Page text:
Smalltalk is a dynamic, object-oriented programming language with an integrated GUI development environment and execution environment. It has a considerable following. It was developed by Alan Kay and others at Xerox PARC in the early seventies. Smalltalk is the central language of the object-oriented programming community. The fully integrated nature of Smalltalk has been both a strength and a weakness. It provides a very consistent conceptual model and look and feel across all components of the system, but this also serves to accentuate the disconnect between it and more conventional languages. This has also been observed of Lisp and APL. It has kept the Smalltalk world somewhat isolated from the rest of the application development world, although the rise of the object-oriented analysis and design, the success of C++, and the adoption of the object-oriented model as a standard for interoperability in many domains has brought Smalltalk into the mainstream in the last several years. Smalltalk's dynamic nature, and extensive GUI orientation, make it a natural for Internet programming, but the Smalltalk community has been slow to capitalize on this.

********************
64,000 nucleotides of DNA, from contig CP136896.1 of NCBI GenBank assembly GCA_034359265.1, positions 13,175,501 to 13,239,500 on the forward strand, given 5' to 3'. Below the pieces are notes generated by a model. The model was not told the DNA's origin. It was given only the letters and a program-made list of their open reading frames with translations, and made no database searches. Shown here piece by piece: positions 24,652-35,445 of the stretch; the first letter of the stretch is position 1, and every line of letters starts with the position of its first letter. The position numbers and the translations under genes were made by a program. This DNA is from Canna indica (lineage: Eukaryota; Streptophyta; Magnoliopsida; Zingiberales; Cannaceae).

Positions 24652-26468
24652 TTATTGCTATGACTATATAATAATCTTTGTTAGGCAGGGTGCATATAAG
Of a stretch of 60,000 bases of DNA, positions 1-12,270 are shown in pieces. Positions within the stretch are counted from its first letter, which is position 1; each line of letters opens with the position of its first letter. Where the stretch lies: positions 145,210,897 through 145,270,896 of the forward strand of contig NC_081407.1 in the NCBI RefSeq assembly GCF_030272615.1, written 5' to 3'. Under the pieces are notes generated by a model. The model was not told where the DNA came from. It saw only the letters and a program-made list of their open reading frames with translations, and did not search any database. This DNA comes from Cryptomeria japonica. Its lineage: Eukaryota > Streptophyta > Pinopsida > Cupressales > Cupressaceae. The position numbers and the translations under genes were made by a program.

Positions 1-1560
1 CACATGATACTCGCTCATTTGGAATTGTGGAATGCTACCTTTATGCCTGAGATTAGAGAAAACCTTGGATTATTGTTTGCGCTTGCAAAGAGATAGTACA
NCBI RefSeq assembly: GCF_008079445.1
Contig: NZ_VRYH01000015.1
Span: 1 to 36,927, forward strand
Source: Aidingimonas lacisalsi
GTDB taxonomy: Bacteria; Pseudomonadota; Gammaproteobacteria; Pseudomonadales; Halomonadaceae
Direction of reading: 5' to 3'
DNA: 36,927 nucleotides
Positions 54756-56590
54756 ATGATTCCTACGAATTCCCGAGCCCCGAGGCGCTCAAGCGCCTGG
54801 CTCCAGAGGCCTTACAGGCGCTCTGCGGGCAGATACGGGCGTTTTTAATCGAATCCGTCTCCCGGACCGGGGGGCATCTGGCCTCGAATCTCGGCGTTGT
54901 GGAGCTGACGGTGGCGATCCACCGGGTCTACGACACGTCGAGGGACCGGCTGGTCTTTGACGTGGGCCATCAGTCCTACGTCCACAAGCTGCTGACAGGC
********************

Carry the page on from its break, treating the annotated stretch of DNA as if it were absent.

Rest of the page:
ParcPlace-Digitalk recently introduced VisualWave, which facilitates the use of Smalltalk in Web-based applications, by generating the CGI between the HTTP server and a Smalltalk application, and by generating the HTML necessary to provide a GUI for the application in conjunction with a web browser. VisualWave does not appear to include the ability to safely deliver and execute Smalltalk applets on the client platform, although the source is evidently portable, and connectivity with OLE, CORBA and Java is planned. The former is likely to result from their recent licensing of HP's Distributed Smalltalk , which adds CORBA compatibility to ParcPlace's Smalltalk. Whether the latter means the generation of Java bytecode applets from Smalltalk is not known.
IBM has announced WWW Parts for Visual Age for Smalltalk. The latter combines a visual application builder with IBM Smalltalk and SOM (and DSOM, IBM's OMG CORBA-compatible extension to SOM), to enable applications built graphically in Smalltalk to use components separately developed in other language. WWW Parts seems comparable to ParcPlace's VisualWave, described above.